JULIAN J. MILLER, Plaintiff-Appellant,
ALBERTO GONZALEZ and SHANE STANGE, Defendants-Appellees
Argued October 29, 2012
Appeals from the United States District Court for the Eastern District of Wisconsin. No. 09-C-1012 -- Rudolph T. Randa, Judge.
For Julian J. Miller (11-2906, 12-2950), Plaintiff - Appellant: David Michael Friebus, Attorney, Baker & Hostetler Llp, Chicago, IL.
For ALBERT GONZALEZ, Officer, SHANE STANGE, Officer (11-2906, 12-2950), Defendants - Appellees: Tony Matthew Dunn, Attorney, John V. O'Connor, Attorney, Alia, Dumez, Dunn & Mcternan, Kenosha, WI.
Before WOOD, Chief Judge, CUDAHY and ROVNER, Circuit Judges. CUDAHY, Circuit Judge, dissenting in part.
Rovner, Circuit Judge.
Julian Miller began the evening of October 24, 2003 at his mother's wedding reception, and ended it in the back of a police cruiser with a broken jaw. Miller blamed two police officers from the Kenosha, Wisconsin police department for intentionally breaking his jaw and sued them under 42 U.S.C. § 1983 for violating his civil rights by using excessive force in effectuating his arrest. The district court granted the police officers' motions for summary judgment and Miller appeals.
Before entering his mother's 9:00 p.m. wedding reception, Miller and a friend smoked marijuana. At the reception, Miller
drank three shots of vodka in an hour and a half. When the reception ended at approximately 10:00 p.m. or 10:30 p.m., Miller dropped off his girlfriend and then headed to a local bar in Kenosha. Before he entered the bar, he smoked some more marijuana and then topped off that high with three more Heineken beers before leaving for another bar at around 1:00 a.m. Apparently unready to go home, Miller headed off to one more bar, where he drank a few more beers and then bought a final Heineken for the road before heading off to a gas station where he planned to use the pay phone to call his girlfriend.
Just as Miller was driving to the gas station, the Kenosha police department received a call about a stabbing that occurred about two blocks away from the same gas station. Kenosha Police Officer Albert Gonzalez searched the surrounding neighborhood for the suspect while Officer Shane Stange interviewed the witness to the stabbing. That witness, who lived on the floor below where the stabbing occurred, told Stange that at around 1:40 a.m. he heard a knock at a side door that led to the upstairs apartment. After hearing noises, the witness went out to the front porch where he saw someone wearing a dark hooded sweatshirt run around the house and then head west on 44th Street. The witness's upstairs neighbor shouted from the front yard, " Call the cops. I've been stabbed." The victim told the witness, who told Stange, that although the person who stabbed him was wearing a ski mask, he believed it was his ex-wife's boyfriend.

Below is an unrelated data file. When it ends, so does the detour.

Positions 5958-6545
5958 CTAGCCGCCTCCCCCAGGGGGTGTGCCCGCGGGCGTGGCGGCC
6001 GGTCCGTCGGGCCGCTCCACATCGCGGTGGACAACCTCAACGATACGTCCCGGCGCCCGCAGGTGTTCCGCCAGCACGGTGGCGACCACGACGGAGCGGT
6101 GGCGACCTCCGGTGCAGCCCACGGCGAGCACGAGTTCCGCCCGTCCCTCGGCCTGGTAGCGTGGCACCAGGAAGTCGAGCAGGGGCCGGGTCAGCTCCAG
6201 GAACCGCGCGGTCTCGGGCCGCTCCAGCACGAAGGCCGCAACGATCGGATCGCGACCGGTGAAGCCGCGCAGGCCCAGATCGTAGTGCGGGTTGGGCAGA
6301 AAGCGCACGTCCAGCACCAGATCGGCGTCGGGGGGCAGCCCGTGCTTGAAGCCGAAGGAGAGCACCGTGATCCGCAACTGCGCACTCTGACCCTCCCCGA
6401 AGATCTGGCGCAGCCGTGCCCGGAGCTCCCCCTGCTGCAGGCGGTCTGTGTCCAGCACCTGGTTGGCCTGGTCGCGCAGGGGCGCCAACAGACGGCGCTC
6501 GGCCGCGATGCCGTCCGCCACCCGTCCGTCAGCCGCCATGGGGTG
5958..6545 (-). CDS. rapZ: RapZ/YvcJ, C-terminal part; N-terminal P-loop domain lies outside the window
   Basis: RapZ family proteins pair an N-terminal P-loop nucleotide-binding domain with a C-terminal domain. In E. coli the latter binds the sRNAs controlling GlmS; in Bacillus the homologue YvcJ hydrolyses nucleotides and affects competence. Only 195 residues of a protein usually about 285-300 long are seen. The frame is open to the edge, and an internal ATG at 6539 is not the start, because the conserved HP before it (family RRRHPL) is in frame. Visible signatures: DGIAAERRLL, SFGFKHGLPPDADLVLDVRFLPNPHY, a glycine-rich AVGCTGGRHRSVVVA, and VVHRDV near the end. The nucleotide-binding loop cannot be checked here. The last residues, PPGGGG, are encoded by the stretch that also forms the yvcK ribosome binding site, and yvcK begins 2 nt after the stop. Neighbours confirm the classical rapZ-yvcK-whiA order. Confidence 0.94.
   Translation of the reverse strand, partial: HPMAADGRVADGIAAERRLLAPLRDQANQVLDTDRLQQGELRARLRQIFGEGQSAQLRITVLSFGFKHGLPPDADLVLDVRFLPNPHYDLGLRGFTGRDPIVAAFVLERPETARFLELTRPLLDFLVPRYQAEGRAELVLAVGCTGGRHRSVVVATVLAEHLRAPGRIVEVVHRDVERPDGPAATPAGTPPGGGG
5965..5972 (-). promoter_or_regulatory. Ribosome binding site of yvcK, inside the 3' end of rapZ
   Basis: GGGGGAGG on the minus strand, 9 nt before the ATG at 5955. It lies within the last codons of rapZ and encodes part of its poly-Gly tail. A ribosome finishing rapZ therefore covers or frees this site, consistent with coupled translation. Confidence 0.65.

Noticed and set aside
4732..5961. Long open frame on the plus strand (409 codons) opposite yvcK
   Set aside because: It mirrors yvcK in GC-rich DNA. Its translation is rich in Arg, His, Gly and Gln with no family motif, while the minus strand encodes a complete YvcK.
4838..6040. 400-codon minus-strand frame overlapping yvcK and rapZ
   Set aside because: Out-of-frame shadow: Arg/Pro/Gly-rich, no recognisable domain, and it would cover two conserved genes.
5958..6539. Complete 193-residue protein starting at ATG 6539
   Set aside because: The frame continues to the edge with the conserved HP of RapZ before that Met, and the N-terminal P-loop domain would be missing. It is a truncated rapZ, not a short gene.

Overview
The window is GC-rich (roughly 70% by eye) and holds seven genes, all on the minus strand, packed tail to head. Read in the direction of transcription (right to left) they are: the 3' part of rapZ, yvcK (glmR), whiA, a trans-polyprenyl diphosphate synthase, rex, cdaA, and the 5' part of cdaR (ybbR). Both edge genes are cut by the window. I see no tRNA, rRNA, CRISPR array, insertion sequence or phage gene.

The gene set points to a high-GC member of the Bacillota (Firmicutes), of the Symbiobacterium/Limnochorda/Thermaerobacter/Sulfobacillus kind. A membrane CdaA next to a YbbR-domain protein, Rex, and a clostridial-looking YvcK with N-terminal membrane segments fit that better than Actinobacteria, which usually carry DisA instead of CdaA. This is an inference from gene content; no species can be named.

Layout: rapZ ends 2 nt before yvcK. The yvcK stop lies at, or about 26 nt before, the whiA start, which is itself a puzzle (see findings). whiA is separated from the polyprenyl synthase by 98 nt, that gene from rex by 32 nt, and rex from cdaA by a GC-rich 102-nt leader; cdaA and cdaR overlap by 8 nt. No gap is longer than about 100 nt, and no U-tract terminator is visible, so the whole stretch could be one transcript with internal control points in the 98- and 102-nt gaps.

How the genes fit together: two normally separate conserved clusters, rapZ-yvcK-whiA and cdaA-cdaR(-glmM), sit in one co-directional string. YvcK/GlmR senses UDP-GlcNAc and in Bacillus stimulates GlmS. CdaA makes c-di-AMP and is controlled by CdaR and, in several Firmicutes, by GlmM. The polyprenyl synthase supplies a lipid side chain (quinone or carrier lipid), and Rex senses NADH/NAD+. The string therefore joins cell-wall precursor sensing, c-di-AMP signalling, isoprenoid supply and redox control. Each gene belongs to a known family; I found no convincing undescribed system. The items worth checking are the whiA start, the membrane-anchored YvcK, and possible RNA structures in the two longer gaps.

The sergeant in charge informed Gonzalez that the suspect fled west on 44th Street (the street on which the home was located) for one block and then headed south on 21st Avenue. Gonzalez walked that route until he reached the gas station one block west and one block south--at the corner of 21st Avenue and 44th place. As Gonzalez approached the gas station, he saw Miller's red car idling in a corner of the gas station. And as he got closer, he saw Miller exit the car drinking a beer. In answer to Gonzalez's inquiry, Miller denied seeing anyone running in the area. Gonzalez asked Miller his name to which Miller, knowing he was on probation, was driving without a license, and had been seen exiting his car with a beer, replied with the fake name, " Julius Johnson." When Gonzales asked Miller if he was on probation, Miller admitted that he was indeed on probation for burglary and disorderly conduct. Miller, who was becoming increasingly fidgety and nervous over the course of the exchange, placed his hands in his front pockets. Gonzalez instructed Miller to take his hands out of his front pockets and not to run. Miller switched his hands from his front pockets to his back pockets, took a step backwards and took off running with Gonzalez in pursuit.
Serendipitously, Miller headed north on 21st Avenue and then east on 44th Street, directly back toward the scene of the stabbing. Gonzalez's sergeant, who had been at the gas station, radioed Stange, who was still at the scene of the stabbing, that Gonzalez was pursuing a suspect and that they were headed in his direction. Stange emerged from the house in time to see Gonzalez chasing Miller east on 44th Street straight toward him. As Stange came down from the porch and identified himself as a police officer, Miller darted to the left and jumped a chest high chain link fence into a small yard.
As with his other choices that evening, this one was ill conceived. The yard was only six to seven feet wide by eight to ten feet deep. It was enclosed on the south and east sides by the chest high chain link fence, on the west ...